Kidney Transplants in India

Kidney Transplants in India

News: Organ donations and transplants in exchange for money are forbidden in India in order to protect poor and vulnerable donors from potential exploitation.

• The government has ordered a probe into the findings of an investigation by The Telegraph published earlier this month, alleging that poor Myanmarese villagers were being lured into giving their kidneys to rich patients from that country, with the involvement of Delhi’s Apollo hospital.

What are Indian laws on organ transplants and donations?
Organ donation and transplantation in India are regulated by the Transplantation of Human Organs and Tissues Act, 1994 (THAO).

Key provisions:
• The act allows both deceased and living donors to donate their organs.
• It regulates the removal, storage, and transplantation of human organs and tissues for therapeutic purposes.
• The act prohibits the commercialization of organ donation.
• Organ donation must be voluntary and without any monetary benefit to the donor
• The act also establishes a regulatory framework for the authorization of hospitals and transplant centers to carry out organ transplantation.
• Authorization committees at the state and national levels oversee the process of organ donation and transplantation.
• The act identifies brain death as a form of death.

Apollo Hospital's Defense and the Authorization Process
• Apollo Hospital, under scrutiny, contends that all transplants were conducted with proper authorization from the committee and certification from the Myanmar embassy, verifying the donors as relatives.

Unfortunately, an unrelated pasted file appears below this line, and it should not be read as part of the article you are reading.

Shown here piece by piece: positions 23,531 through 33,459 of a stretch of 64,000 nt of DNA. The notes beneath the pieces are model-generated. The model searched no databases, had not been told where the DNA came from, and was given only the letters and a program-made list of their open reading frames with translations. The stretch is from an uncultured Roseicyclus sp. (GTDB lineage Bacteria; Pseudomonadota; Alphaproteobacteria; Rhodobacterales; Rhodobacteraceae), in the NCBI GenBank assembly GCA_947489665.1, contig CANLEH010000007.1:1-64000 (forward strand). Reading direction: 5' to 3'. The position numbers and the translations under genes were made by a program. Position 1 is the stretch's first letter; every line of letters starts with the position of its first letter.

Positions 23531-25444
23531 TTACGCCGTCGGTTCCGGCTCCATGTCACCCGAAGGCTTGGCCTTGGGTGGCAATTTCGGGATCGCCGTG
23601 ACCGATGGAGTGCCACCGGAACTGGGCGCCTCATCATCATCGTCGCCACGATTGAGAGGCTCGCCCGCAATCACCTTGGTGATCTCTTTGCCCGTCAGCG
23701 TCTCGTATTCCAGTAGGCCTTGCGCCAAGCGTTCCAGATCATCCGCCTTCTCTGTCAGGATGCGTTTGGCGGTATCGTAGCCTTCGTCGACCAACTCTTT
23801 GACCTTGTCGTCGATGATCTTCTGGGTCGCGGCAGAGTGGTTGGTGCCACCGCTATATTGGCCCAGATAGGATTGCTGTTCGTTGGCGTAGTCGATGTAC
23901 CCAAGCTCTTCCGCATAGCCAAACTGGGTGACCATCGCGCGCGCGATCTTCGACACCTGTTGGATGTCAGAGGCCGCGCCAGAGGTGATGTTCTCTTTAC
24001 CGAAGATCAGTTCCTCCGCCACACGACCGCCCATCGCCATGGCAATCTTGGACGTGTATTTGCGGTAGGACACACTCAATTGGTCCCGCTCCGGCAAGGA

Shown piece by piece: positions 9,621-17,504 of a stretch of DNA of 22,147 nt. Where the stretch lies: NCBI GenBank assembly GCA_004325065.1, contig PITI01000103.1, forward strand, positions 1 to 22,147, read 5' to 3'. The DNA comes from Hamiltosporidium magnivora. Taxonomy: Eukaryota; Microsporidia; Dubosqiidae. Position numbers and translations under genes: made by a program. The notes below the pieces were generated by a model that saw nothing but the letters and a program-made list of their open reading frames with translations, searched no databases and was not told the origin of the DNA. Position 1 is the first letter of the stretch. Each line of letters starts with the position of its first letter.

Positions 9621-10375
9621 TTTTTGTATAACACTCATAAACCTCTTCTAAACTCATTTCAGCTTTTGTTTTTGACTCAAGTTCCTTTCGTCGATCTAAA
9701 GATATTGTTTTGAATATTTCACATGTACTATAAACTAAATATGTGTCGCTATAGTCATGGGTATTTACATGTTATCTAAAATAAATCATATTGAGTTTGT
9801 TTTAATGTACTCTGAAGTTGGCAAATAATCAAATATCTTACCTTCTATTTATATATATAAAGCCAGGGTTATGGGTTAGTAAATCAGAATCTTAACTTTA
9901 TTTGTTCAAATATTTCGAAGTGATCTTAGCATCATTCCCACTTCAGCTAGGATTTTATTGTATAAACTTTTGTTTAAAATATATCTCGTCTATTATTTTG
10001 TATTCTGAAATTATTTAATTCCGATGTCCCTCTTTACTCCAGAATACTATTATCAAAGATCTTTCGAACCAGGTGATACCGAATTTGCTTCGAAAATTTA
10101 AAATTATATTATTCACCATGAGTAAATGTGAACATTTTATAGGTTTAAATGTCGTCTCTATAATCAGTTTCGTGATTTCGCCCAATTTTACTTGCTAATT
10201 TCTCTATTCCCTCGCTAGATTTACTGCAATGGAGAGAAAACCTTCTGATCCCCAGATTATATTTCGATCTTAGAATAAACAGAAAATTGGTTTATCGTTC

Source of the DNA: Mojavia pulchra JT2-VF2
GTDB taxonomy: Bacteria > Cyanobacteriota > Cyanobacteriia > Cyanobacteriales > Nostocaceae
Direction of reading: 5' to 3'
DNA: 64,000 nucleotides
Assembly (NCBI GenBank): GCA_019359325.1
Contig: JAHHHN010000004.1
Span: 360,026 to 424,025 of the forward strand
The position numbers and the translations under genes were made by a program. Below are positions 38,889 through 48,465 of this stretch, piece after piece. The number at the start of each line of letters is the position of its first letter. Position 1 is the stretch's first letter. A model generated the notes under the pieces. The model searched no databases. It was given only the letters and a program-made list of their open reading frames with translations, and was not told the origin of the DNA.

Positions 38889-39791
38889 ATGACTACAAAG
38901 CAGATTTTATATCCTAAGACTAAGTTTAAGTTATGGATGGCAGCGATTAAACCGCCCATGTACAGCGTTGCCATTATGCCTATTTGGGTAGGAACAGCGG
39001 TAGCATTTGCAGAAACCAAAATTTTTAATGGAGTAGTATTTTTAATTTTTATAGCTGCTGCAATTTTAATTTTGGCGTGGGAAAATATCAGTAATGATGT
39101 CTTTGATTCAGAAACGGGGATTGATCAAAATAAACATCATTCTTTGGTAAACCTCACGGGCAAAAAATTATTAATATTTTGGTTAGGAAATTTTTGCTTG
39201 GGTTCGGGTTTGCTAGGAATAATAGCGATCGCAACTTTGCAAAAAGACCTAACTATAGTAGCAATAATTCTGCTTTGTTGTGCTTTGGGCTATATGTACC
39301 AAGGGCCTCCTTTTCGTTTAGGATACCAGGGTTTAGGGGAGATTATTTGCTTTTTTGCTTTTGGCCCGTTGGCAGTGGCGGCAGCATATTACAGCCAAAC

• The authorization process involves thorough documentation, family tree verification, and interviews to establish the authenticity of the donor-recipient relationship.

The Challenge of 'Kidney Scams' and Forged Documents
• Allegations of 'kidney scams' have surfaced previously, often relying on forged documents to establish relationships between donors and recipients.
• India's transplant law is designed to prevent illegal dealings, particularly when it comes to organ transplants involving unrelated individuals.

Which factors contribute to Kidney Transplant Demand in India?
• The demand is immense, with an estimated 2 lakh Indians reaching end-stage kidney failure annually.
• Kidney transplants are the most cost-effective and accessible option, with a procedure cost of about Rs 5 lakh.
• Kidneys have a longer viability outside the body compared to other organs, making them a preferred choice for transplants.

Potential solution
• To address the supply-demand gap, experts emphasize the need to promote deceased organ donations. Despite being ideal candidates for organ donation, only a small fraction of brain deaths result in organ donations.
• The government's initiative to create an Aadhaar-linked registry of donors aims to increase awareness and encourage more deceased donations, potentially revolutionizing the organ transplant landscape in India.

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